Then in the middle of the night (yes, I know that's weird...I'm a camera guy) I get the idea that I should try out S-log3. I'm not really a log shooter for blog videos. I'd rather just shoot with the final look baked in for these short projects that go straight to Vimeo/YouTube. However, S-log3 is it's own work flow and I figured I'd better learn it sometime. This was going to be a glorious success or an absolute A-bomb disaster. What the hell...you only live once. What could go wrong?
So I got to the shop about 10am on Saturday and had about 30 minutes to do camera prep, which involved setting at least 20 parameters in the camera. I'm trying to read the PDF of the manual and figure out the menu system at the same time. Cameras pretty much all do the same fundamental stuff. It's usually a case of where did the engineers hide it?!
The first problem I needed to resolve is with exposure. The battery on my Sekonic meter died the morning of the shoot, however I had a DSC ChromaMatch Lt. chart that the kind folks at DSC gave to me during NAB. As far as I can tell, the chart has an 18% neutral gray background. S-log3 needs middle gray be exposed at 41 IRE for proper exposure. So I was in luck. You can't exposure S-log3 by eye since it will look too dark while recording in camera - see the picture below. Even while using the rec.709 monitor LUT, the exposure was a bit touchy for "eyeballing-it." On the Atomos Samurai I had connected I looked at the gray surround and exposed it at exactly 41 IRE using their luma scope. In the second picture below I cropped the first picture to just the right edge of the card so you can clearly see the exposure level. The other advantage I had here is that the card has a number of neutral patches, any of which could act as a white balance reference in post.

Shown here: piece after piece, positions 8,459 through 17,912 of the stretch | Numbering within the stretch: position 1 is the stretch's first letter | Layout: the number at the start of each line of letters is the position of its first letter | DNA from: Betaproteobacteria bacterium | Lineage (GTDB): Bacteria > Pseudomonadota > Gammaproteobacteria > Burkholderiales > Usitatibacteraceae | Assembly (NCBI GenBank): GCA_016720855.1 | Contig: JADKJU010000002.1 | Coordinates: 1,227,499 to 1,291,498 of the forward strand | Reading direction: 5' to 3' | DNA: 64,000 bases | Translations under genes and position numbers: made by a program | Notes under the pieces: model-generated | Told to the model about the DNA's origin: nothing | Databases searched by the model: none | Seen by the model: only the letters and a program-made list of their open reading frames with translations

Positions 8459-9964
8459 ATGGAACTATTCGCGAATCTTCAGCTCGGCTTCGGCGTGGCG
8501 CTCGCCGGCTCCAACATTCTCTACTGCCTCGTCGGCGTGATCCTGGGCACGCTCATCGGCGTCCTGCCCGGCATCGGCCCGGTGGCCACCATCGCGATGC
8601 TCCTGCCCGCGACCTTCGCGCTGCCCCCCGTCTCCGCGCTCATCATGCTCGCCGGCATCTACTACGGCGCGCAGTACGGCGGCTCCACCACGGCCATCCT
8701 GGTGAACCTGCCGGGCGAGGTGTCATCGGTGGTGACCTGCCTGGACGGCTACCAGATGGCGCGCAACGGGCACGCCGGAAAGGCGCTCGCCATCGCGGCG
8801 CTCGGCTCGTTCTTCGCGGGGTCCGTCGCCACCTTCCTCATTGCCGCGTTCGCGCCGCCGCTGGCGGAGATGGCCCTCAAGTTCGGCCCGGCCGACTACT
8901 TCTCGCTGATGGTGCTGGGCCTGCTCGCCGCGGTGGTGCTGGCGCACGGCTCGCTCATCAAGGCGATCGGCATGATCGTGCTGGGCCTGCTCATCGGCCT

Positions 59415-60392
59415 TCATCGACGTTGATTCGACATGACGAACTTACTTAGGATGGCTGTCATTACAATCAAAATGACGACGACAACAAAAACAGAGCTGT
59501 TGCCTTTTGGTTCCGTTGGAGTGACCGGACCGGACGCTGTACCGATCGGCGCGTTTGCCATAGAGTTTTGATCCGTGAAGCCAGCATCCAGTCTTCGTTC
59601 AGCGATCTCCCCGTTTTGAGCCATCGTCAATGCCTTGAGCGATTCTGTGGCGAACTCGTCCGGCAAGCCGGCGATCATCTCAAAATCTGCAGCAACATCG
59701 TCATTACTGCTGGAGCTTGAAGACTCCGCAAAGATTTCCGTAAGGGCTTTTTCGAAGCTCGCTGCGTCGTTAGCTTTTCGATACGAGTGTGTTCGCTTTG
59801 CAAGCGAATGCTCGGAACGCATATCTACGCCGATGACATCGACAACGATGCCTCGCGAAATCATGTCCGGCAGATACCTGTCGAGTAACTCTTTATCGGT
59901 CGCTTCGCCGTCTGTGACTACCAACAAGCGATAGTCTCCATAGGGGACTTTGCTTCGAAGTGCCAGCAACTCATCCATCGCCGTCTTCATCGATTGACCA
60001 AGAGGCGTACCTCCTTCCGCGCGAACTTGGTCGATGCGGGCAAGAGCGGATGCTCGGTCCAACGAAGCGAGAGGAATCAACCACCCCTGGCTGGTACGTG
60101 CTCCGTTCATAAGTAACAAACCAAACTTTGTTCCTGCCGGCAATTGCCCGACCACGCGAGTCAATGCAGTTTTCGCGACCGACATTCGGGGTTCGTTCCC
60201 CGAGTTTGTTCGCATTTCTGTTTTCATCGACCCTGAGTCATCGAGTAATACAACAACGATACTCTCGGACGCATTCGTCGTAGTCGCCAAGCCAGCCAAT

This brings me to my second point...In S-log3 you only get three white balances: 5600K, 3200K, and 4300K (I think). So if you need another white balance for a tricky lighting situation or effect, then you'll need to take a few seconds of video with a white balance chart. The plasma lights I was using were pretty close to 5600K and a good CRI rating, so I chose 5600K and didn't have to do any re-balancing in post. Even when I tried to white balance using the DSC chart in post, the color wheel barely moved - not enough to bother.
What I still don't completely understand are the SGamut3 and SGamut3.Cine color gamuts. Did I mention that I only got 30 minutes of camera prep? Sony has an excellent tutorial posted on their web site. Essentially SGamut3 is a super wide gamut meant for ultra-HD TV (i.e. UHD rec.2020), and ACES work flows. SGamut3.Cine is meant for film print emulation and DCI-P3 work flows. Which works better for rec.709/sRGB displays? I'm not that far yet. Sony says they have a .cube file to convert SGamut3.Cine to 709, so that might be the way to go until I learn more. The Sony Community Forum posts also suggest this from a few users.
So...how about the color grade. Well, let me tell you - it's a whole different world having a professional 10-bit codec. No more suffering the limitations of 8-bit banding and artifacts. You don't have to be gentle during color correction. The first picture below is of the uncorrected image. In the second picture I started by raising the recorded middle gray (41 IRE) to 55 IRE for rec.709/sRGB displays, then I applied the toe and knee to the curve to add back in highlights and shadows. The third picture below shows that I added about 40% saturation to the image, which is what Sony seems to recommend for S-Gamut3.Cine. This make the skin tones about perfect for Dominique.